1. Penalties provided under the current laws like the Liquor, Portable spirits and Enguli Acts are too small to have any effect on the current levels of alcohol abuse. For example the Liquor Act- cap. 93 still imposes fines of two and five hundred shillings for crimes like underage alcohol use.
  2. Alcohol taxes under the laws are generally high on imported alcohol but low on locally manufactured alcohol which makes it much cheaper and also means the levels of consumption are high due to accessibility.
    Under the Liquor Act- cap. 93 Children are allowed to purchase alcohol for consumption by another person (adult) and are also allowed certain types of alcohol at meals. This fails to serve the original agenda of the Act as it exposes children to alcohol abuse.
    Furthermore these laws are poorly enforced as enforcers lack the capacity and resources required in alcohol investigation and prosecution procedures such as forensics. The UNBS Act which enforces standards for commodities sold in Uganda does not have any noted standards for native liquor like enguli, yet its consumption is very fatal to human health.
    There are also many types of alcohol on the market not covered under any laws because they weren’t in circulations when these laws were enacted, they include local brews like Kasese, Lira lira, Ajono etc.
    There is a serious need to review the laws and institutions which regulate alcohol to address the changing social and economic patterns, and government policies. These laws also need to be consolidated into one for ease of reference.

The new law needs to be pragmatic about the proposed areas for regulation and enforcement of alcohol production, sale and consumption in Uganda.

The new alcohol control bill

The new bill looks at eliminating small packaging, banning alcohol advertising, regulating the time for alcohol consumption but considers only very minimally the production process.

I think that specifically the following areas need to be strengthened:

  1. Regulate alcohol packaged in sachets
    Sachets (produced domestically or elsewhere) should be banned immediately and alcohol should instead be packaged in bottles with a minimum of 250ml.
    Sachets are cheap, available, and easy to conceal by children and as such are partly responsible for increased alcohol use and related harm. Research by Professor Swahn of GSU shows that many (26%) of the youth in the slums ages 12 to 18 prefer consuming alcohol in the sachets and the number is likely higher among youth who have more resources.
    Countries such as Malawi, Zambia and Kenya have all banned alcohol packed in sachets because of their specific harm among youth. In these countries, local leaders, enforcement agencies, faith based organizations and civil society have supported the ban and successfully enforced it.
  2. Regulate alcohol marketing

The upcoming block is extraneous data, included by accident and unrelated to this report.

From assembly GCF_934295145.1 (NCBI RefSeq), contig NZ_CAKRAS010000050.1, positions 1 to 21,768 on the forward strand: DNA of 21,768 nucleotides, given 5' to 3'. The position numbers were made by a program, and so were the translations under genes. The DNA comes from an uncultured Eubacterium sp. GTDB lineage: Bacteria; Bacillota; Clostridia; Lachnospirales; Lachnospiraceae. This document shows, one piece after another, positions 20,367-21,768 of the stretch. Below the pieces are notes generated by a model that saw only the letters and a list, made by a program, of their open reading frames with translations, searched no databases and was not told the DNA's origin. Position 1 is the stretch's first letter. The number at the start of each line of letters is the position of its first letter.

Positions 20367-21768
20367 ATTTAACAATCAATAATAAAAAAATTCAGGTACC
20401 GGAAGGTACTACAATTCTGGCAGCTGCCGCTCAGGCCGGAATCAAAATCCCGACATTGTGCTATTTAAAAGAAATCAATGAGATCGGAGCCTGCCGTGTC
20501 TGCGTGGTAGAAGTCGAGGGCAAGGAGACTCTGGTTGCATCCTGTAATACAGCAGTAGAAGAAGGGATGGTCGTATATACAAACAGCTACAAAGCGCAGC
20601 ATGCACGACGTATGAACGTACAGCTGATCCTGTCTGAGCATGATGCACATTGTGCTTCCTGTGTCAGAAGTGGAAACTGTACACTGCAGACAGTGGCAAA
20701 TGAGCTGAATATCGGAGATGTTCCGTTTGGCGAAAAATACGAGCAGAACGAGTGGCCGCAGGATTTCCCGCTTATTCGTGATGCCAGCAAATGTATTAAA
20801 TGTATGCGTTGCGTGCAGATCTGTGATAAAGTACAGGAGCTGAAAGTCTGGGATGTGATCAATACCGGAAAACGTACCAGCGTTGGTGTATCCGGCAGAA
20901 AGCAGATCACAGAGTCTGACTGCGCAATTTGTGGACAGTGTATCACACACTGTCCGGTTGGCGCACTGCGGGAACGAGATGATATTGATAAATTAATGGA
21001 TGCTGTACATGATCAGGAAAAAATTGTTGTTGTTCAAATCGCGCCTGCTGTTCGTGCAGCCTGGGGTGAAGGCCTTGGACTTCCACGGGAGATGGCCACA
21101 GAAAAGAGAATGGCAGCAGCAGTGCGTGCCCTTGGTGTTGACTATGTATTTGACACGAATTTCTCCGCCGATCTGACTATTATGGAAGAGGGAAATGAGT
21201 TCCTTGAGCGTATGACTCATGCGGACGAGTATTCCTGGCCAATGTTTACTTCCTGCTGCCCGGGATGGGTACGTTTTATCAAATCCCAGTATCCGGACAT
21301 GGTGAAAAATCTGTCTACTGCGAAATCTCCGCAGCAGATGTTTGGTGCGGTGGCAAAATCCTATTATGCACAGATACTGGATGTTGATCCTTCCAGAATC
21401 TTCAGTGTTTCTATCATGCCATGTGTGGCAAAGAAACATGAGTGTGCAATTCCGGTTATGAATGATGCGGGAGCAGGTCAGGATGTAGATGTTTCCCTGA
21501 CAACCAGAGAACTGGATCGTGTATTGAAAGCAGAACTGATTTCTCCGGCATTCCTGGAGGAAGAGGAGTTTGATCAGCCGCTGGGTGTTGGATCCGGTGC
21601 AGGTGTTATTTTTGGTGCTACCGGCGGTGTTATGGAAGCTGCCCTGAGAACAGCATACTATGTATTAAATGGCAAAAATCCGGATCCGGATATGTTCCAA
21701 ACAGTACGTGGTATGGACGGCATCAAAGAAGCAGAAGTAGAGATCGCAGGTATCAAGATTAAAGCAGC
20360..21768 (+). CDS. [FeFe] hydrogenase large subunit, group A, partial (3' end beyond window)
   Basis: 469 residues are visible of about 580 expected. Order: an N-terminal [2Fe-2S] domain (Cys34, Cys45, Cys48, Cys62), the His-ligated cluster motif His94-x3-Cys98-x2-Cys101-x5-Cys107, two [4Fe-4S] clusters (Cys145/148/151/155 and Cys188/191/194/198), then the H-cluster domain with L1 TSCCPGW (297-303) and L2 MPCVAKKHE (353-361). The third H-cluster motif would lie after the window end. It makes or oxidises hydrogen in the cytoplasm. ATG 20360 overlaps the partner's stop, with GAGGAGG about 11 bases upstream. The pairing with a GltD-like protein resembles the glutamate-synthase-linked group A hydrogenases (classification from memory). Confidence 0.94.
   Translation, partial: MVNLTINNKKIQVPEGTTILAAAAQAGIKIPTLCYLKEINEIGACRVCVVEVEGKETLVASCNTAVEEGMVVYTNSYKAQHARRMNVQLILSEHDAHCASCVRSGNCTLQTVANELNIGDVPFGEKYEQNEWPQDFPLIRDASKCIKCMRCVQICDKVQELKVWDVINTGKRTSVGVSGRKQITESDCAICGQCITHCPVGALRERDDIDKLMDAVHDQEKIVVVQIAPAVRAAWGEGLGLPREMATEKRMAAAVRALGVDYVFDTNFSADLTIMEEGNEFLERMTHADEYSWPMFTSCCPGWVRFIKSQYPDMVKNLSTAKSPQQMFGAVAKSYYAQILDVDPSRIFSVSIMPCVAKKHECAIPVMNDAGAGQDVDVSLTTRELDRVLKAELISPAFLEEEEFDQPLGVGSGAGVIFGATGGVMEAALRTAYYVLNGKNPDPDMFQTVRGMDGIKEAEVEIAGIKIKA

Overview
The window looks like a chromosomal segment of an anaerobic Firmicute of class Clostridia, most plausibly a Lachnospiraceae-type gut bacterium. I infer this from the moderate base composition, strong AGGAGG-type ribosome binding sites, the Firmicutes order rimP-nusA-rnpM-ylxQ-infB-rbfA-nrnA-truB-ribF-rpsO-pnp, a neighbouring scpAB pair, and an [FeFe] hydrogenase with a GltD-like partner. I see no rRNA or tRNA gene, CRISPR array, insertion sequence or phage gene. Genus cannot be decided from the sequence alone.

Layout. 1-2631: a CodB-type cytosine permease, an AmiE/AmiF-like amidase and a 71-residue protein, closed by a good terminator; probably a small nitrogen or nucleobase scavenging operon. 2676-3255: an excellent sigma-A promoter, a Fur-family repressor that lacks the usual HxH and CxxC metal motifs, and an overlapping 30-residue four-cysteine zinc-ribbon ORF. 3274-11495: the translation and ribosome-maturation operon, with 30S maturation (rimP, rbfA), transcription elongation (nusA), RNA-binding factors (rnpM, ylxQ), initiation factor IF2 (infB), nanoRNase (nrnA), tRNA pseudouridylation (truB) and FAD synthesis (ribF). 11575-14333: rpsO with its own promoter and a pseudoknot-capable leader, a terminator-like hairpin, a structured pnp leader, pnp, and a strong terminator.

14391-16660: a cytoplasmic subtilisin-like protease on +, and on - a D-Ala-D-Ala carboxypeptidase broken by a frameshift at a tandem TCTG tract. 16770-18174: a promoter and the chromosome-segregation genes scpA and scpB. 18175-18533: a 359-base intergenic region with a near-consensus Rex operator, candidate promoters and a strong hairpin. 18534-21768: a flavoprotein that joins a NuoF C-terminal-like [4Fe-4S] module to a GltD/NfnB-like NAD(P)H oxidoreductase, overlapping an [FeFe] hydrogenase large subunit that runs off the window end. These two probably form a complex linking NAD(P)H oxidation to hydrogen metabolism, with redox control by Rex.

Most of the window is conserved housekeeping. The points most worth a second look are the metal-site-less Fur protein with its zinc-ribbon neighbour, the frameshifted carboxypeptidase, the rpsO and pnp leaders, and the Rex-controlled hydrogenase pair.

The Liquor Act, Cap. 93 prohibits all forms of alcohol advertising, promotion and sponsorship through means that are false, misleading or deceptive or likely to create an erroneous impression about characteristics, health effects, or hazards of alcohol. Enforcement is needed to ensure appropriate health warnings accompany all alcohol advertising. The new law has agreed the we need to eliminate alcohol advertising.
  3. Decrease availability
    Prohibition of public sales should be implemented and advertising in form of road side promotions and free distribution of alcohol to minors needs to end. The time of advertising should be from 10pm to 6am when children are less likely to be listening to radio or watching television. All alcohol marketing and sales must be located at least a 300 meters away from primary and secondary schools to protect youth.
  4. Regulating time of sale of alcohol
    During week days (Monday to Friday) bars should open earliest at 4pm and close at 10 pm and on weekends (Saturday and Sunday) bars should open at 2pm to 11pm.
    Often heads of households are selling all their food to get money and end up using it to buy alcohol. Often large parts of their productive time is spent consuming alcohol and later nursing hangovers. Bars and places start selling alcohol as early as 8am, yet this early morning time could be translated into food production time.
  5. Licensing alcohol selling places
    The Liquor Act, Cap. 93 prohibits the selling of alcohol anywhere in Uganda without a license. All alcohol selling places should have a special license allowing them the sale of alcohol and their trading licenses shall be revoked once they do not abide by set the standards and guidelines.
    There is an urgent need to ban all places unlicensed like markets, or roadside selling of alcohol. To reduce the density of outlets and thereby regulating distribution of alcohol selling places.
    This will help get rid of people who make alcohol so widely and easily available in Uganda through selling it in markets, on streets, on road sides, in taxi parks etc. The issuance of licenses will also increase the revenue for local governments, urban councils and municipalities accruing from alcohol selling places.
  6. Minimum legal age at 21 years
    No person under the age of 18 is allowed to consume alcohol, or purchase alcohol: The Liquor Act, Cap. 93 Section 19 places a restriction upon the license not to allow persons under the apparent age of 18 to be in a bar or licensed premises during the period of sale and consumption of alcohol. Our research demonstrates that only 17% of youth ages 12 to 18 report having difficulty purchasing alcohol because of their age. This means that over 80% of youth find it easy to purchase alcohol despite the minimum legal drinking age of 18 years.
    With the new national identification cards, it is very feasible for retailers to verify age at time of purchase, as the law intends and the age needs to be raised to 21 years as many countries have developed this international standard.
  7. Endowment fund of 5% tax
    The new law should be elaborate and ensure that my country establishes a multi-sectoral ministerial National Alcohol Board with funding, through an established endowment fund-5% tax from alcohol beverages sold to benefit prevention, rehabilitation, research, education and enforce regulations.

The Ministry of Trade, Industry and Cooperatives should fast track the development of the alcohol policy in cooperation with the Ministry of Health and other relevant sectors. The policy should consider the WHO Global Alcohol Strategy.


The impact of these policy changes and enforcement of existing laws will have a profound impact on the health and well-being of our children and youth and ensure economic viability of future generations.  The bill should not criminalize alcohol use but guide the population and protect minors from alcohol.

I’m looking forward to debating the new bill and its content, without emotional overtones but instead examining the costs of alcohol harm to individuals, families, communities and our society at large.